One thing we learned was that the Loopy Lemon also offers gluten-free bread options and carefully cleans the equipment for customers that need gluten-free meals so that even customers with celiac disease and allergies can enjoy a delicious sandwich.
The Loopy Lemon Café makes all of their food from scratch and uses fresh, locally sourced ingredients. As someone that can’t drink beverages with much sugar, I was excited to see that infused cucumber lemon water was a complimentary beverage and that unsweetened green tea was a beverage choice in addition to southern sweet tea.
Kid Review: “I think we all have to agree that this was one of the best lunches we have ever had.”
1011 Broad St, Camden
The definition of “Salud” is toast to your health and Salud Mexican Kitchen Tequila Lounge lives up to their name with a selection of 100 tequilas from around the world and a full menu packed with authentic Mexican dishes.
We loved the fun, colorful atmosphere, and our meals were delicious. All meals and drinks are made from fresh ingredients.
509 Walnut St, Camden
You can be a royal for an afternoon at the Shortcake Bakery & Tea Room in Camden. This cute tea shop is a great place to pick up some homemade scones, cinnamon buns, lunch kits, or teas. Dine-in for lunch or afternoon tea is available on a reservation basis for ages 5 and up.
Afternoon tea includes 2-4 courses, a tea of your choice, and lasts around 1-1.5 hours.
1026 Broad Street
When you are looking for that afternoon ice cream cone or homemade bakery treats, be sure to head to Sweet Lil’s Desserts. With custom flavors like Almond Joy and Coconut Lemongrass, anyone can find a flavor that suits their taste. The menu even included several dairy-free options including dairy-free ice cream and sorbet.
I was excited to see a wide menu with a variety of price points and portion sizes so that you could enjoy a sweet treat whether you wanted a full indulgence or just a small scoop.
545 E. DeKalb Street, Camden
Camden House of Pizza makes all of their pizzas to order with fresh pizza dough made daily. You can order pizza, subs, Greek dishes, Italian dishes, and salads. Our pizza and Souvlaki Chicken Dinner were both delicious. Both Hampton Park or Rectory Square Park are right next door for a picnic.
Other recommended restaurants:
We didn’t eat at these places but they were recommended to us by locals!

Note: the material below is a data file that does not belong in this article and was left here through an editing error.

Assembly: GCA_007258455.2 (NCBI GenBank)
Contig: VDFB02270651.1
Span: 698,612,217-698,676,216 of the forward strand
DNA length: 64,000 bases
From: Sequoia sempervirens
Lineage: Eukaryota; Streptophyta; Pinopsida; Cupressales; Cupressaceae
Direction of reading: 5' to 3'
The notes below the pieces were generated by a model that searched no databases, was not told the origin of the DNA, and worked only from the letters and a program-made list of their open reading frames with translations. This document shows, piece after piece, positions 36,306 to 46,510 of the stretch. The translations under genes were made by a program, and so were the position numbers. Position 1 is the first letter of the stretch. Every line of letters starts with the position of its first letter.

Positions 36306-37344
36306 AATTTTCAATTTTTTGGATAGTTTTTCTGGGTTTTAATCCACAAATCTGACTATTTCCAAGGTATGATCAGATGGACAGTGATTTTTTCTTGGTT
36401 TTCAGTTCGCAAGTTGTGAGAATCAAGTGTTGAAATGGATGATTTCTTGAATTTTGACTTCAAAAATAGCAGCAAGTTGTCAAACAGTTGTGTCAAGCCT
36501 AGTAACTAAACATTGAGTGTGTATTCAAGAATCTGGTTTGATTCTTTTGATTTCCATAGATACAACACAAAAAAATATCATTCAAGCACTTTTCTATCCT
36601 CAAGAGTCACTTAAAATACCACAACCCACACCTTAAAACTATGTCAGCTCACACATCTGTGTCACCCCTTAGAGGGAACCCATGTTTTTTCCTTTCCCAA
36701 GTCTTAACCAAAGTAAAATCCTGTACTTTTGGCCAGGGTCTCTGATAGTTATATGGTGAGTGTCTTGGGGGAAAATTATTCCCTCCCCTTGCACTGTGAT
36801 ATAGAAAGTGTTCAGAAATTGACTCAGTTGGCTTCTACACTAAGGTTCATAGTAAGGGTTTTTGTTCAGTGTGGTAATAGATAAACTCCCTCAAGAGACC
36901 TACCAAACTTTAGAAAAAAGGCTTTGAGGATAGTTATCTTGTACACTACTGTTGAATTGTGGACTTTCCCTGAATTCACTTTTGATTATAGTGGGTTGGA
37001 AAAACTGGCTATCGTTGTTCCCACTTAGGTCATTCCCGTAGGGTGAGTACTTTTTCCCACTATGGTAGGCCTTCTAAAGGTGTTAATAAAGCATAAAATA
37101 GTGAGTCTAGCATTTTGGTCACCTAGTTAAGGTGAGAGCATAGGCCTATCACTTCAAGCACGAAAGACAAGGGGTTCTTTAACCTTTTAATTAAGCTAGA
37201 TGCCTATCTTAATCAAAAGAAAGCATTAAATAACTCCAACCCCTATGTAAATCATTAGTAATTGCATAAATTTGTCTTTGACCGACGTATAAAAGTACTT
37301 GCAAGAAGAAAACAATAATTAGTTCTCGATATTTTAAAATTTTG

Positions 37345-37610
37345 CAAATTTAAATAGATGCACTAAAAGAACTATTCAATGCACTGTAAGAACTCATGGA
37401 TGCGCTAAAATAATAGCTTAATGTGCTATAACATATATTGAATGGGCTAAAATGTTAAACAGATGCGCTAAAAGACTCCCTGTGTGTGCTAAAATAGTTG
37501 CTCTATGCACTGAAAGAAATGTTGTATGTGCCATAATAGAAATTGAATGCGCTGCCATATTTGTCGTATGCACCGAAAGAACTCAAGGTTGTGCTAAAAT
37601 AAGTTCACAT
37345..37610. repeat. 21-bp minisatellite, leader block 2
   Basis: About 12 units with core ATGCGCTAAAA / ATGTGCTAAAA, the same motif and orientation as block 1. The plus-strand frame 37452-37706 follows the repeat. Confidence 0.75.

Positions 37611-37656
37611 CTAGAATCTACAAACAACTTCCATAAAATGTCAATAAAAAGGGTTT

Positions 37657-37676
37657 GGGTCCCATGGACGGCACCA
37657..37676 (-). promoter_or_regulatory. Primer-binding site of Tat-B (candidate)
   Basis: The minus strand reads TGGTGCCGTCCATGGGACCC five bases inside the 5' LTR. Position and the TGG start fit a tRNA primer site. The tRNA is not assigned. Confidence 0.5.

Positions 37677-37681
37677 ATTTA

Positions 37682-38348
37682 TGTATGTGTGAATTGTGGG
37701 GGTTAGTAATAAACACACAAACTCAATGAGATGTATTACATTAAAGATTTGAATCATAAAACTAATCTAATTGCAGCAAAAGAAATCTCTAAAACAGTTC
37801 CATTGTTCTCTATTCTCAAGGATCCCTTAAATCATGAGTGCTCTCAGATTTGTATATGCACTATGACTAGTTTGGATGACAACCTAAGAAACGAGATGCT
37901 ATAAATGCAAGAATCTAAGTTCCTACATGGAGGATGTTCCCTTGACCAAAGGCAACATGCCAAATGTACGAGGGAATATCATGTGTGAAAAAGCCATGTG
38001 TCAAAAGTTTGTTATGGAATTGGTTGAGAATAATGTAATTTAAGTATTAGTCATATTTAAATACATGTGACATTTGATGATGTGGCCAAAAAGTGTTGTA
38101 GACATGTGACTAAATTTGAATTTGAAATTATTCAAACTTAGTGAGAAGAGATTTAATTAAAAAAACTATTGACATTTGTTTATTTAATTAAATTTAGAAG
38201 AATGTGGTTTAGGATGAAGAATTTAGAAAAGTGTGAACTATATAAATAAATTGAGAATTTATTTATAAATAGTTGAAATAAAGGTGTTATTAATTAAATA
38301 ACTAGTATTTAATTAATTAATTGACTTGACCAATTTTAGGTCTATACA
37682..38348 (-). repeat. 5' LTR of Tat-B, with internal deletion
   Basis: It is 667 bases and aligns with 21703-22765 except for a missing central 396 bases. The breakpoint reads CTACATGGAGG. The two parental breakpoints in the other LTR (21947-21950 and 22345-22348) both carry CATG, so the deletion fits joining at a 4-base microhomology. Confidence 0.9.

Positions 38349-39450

What Are the Best Places to Shop in Camden?
One thing we noticed immediately about Camden was how friendly everyone is. Popping into a store is more than just a chance to shop but it’s a way to meet the locals, learn more about the area, and find unique local goods.
944 Broad Street, Camden
All book-lovers need to pop into Books on Broad. This local bookstore greets you with wall-to-wall bookshelves and even a small coffee shop.
830 South Broad Street, Camden
This antique market has sold a variety of high-end antiques since 1995.
411 Rutledge Street, Camden
This local shop offers a wide selection of cottage industry, fair trade clothing as well as locally made jewelry and handmade goods, estate jewelry, and antiques.
508 Rutledge Street, Camden
Rutledge Street Gallery immediately welcomes you with its carefully curated galleries filled with colorful artwork. We were a little nervous walking into such a carefully ordered studio with even older children but were immediately welcomed by kids and all (of course we were careful to make sure we respected the space). The artwork was varied and interesting to browse and the store also had a wide selection of Turkish rugs.
906 Broad Street
Each Saturday, local produce, handmade goods, and even sweet treats and flowers are sold at the downtown Kershaw County Farmers Market. Be sure to bring cash as most of the vendors do not take credit cards.
Where to Stay in Camden? Hotels in Camden, SC
Find hotels in Camden. You’ll find options ranging from cheap hotels,
This list contains Stay22 Affiliate links.
122 Wall Street
We stayed at the Hampton Inn on Wall Street. Our hotel looked new and fresh and was just 5 minutes from downtown Camden. It offered free Wi-fi, pool access, and free breakfast and a fruit bowl was at the front desk for daytime snacks. The staff was friendly and helpful.
Four Oaks Inn
The Four Oaks Inn is located in a two-story, plantation-style building that dates back to the 1860s. For a historic trip to Camden, Four Oaks Inn is the perfect home base. The inn has several suite options, a pool, and luxurious amenities.
Bloomsbury Inn is a 165-year-old property with a full Bed and Breakfast.
Old McCaskill’s Farm
As mentioned earlier, Old McCaskill’s Farm also has a Bed and Breakfast. Each bedroom is housed inside the main house and has its own bathroom. The property is located within a convenient distance of the area’s historical sites and patrons can walk around the farm.
More Hotels in Camden, SC
Find more hotels and places stay in Camden, using this map from Stay22.
Comfort Inn and Suites– near the Springdale Race Course
Annual Events in Camden
This annual steeple horse race brings over 30,000 fans to Camden each year.
BBQ competitions, live music and entertainment.
This multi-day festival celebrates Irish and Celtic heritage and even has a free block party and huge Saturday festival.
This parade of emergency vehicles through downtown Camden takes place every year on the last Saturday in September. There are tons of free activities including seeing antique fire trucks, kids games, demonstrations, firefighter competitions and local entertainment.
Revolutionary Run Half Marathon
The USATF-certified half-marathon racecourse and 5K through South Carolina’s oldest inland city covers eight of Camden’s nine touring districts and passes by nearly 50 historical sites.
This festival is an award-winning event recognized for featuring legendary blues artists from around the globe.